Cut out the busy noise. Turn off the cell phone. If it rings constantly, pick a time during the day to turn it off for thirty minutes to an hour. Turn off the computers and televisions for at least an hour daily. In fact, limit your television viewing to one to 2 hours a day. The constant noise of every day only adds more stress.
Encourage fewer after school activities for the kids. Let them pick one or two activities they really enjoy, then get rid of the rest. You will have less running time and more family time at home.
Enjoy Nature. Go to a park, river, lake, or just sit outside and relax. Listen to the water, the birds, the wind, and all of nature’s glory. Clear your mind and let your body relax.
Ask for help. If your day is too full, ask your kids, family, or friends if they can help out in some way. Maybe the kids can clean their room or help load the dishwasher. Ask a friend or family member to care for your child while you do some work.
There are many ways you can reduce and manage stress without adding more stress to your already hectic day. Take a good look at your days and everything in your life. Figure out what you can get rid of, whether its physical, material, obligations, or people that cause you stress.
Being in the Moment Stops Anxiety
Being aware of being in the moment is a great way to cut down on worry and anxiety. Follow these six steps to be more in tune with the present:
- Practice savoring the present. Notice sights, sounds, smells, and engage all your senses in each moment of the day. This helps you relax.
- Focus on your task, not on your performance. Focusing on the task at hand instead of worrying about how well you are doing keeps you from stressing over what will happen.
- Notice your breathing. When you focus on your breath you feel more peaceful and centered.
- Lose track of time by getting into the flow of what you are doing. Focusing on what you are doing and enjoying it while you are relaxing you.
- Accept people and situations as they are. When you refrain from judging others or stop worrying about situations, you let your mind and body off the hook of fearing it.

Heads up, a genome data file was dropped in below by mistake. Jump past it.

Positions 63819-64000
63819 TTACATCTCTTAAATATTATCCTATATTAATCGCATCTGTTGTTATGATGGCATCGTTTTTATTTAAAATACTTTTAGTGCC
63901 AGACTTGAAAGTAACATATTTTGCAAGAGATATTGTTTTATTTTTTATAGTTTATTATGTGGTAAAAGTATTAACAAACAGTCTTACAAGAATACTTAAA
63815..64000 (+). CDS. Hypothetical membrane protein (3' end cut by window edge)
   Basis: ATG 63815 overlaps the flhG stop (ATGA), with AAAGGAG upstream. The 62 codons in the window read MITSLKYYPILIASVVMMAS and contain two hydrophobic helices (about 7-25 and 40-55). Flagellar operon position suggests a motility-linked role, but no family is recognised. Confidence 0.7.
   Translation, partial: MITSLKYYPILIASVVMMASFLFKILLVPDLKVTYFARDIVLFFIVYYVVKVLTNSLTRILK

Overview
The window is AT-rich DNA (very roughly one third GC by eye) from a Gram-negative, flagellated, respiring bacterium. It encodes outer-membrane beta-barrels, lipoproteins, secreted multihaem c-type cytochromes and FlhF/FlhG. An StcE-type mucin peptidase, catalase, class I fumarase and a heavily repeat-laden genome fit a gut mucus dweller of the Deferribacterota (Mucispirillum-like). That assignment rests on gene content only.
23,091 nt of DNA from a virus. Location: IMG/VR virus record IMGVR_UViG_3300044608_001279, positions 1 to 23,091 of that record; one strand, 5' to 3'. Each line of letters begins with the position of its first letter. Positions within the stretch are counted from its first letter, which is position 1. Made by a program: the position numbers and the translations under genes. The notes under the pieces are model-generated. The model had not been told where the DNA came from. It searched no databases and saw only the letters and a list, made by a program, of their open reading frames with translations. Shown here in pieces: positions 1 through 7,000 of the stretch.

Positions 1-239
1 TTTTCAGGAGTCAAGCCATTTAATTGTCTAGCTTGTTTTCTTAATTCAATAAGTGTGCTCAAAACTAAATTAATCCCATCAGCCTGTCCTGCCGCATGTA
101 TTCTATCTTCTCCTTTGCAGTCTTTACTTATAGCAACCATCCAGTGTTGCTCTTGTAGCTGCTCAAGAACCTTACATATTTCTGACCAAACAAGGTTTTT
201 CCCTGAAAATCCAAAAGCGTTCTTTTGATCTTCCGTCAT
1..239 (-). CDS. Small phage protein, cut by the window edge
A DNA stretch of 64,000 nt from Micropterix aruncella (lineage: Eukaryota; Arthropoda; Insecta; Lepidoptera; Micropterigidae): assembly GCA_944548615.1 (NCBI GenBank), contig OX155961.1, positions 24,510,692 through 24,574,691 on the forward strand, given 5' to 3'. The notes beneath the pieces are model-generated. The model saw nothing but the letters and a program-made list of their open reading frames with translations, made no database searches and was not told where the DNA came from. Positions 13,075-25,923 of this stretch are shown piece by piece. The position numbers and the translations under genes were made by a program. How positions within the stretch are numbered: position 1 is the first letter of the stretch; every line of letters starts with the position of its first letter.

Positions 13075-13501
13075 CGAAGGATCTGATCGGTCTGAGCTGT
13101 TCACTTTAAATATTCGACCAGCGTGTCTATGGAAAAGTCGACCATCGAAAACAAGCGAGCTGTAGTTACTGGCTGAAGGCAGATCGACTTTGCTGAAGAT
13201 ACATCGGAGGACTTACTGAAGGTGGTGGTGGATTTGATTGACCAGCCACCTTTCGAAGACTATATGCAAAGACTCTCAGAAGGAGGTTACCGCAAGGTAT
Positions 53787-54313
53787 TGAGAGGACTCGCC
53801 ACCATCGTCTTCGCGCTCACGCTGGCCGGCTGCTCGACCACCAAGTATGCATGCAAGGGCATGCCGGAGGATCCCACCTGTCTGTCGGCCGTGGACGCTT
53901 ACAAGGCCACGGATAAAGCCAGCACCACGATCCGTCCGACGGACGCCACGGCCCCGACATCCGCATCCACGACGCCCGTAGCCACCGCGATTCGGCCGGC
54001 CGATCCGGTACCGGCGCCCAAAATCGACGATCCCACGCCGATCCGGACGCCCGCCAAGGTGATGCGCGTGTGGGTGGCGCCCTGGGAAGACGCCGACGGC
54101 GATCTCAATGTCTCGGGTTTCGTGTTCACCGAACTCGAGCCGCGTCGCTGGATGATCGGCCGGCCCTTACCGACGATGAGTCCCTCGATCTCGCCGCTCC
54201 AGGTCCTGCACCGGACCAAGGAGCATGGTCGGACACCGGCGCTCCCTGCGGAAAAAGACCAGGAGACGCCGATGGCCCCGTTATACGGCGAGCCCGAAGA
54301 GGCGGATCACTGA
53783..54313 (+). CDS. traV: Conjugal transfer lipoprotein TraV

- Work on building your mindfulness every day. Mindfulness keeps anxiety at bay because you are aware of what is happening around you.
Wherever you are and whatever you are doing, you should aim to be in the present moment. This allows joy and happiness to replace anxiety.
More Ways to Reduce Stress
Stress and anxiety play a key role in our health and how much enjoyment we have in our lives. These 5 tips can help you begin reducing stress today.
Light Some Candles
Light scented candles that make you feel good. Find a scent that makes you feel happy or that calms you. Using essential oils is another option. Some scents that are especially calming or soothing include:
- Roman chamomile
- Ylang ylang
- Orange or orange blossom
Music drives our emotions. They make us feel something, remember something, or make us excited. Find some that help you relax. R&B songs are a great. Spotify has entire lists of relaxing music that you can try.
Laughter has been shown to reduce the physical effects of stress. There’s always something to laugh about. Put on a funny video, make jokes, or watch a stand-up comedy show.
Keep a Journal
Keeping a journal is both an outlet for the stress and a way to keep track of what is causing your anxiety, so you can deal with it. When you spill the words out onto a page you are healing yourself. It’s like being your own therapist. Write about everything and you will see new possible solutions.
Working out helps you release the tension and fears when you are anxious or stressed. When your pent up stress builds you have too much energy. Working out, at home or at the gym gives you an outlet to get rid of the excess energy.
Try some of these options today to reduce stress to feel more relaxed and aware of yourself and everything around you.
Do This Next
Choosing to live in the past or to worry about the future puts more stress on you than if you live in the moment. Learn how to reduce your stress using many of the techniques in this guide.
Stress and anxiety lead to all kinds of health problems including physical, mental, and emotional ones. Everything from high blood pressure, stroke, diabetes to insomnia, depression, and suicide. That’s why it’s so important to reduce stress as much as possible in your life.
Simple strategies implemented daily can be used to help you get control over your stress. Figure out what causes you stress then begin finding ways to reduce it and make your life more enjoyable.
Being in the moment has a profound effect on reducing stress and makes you less susceptible to the effects of stress. Make it a habit to be more mindful every day.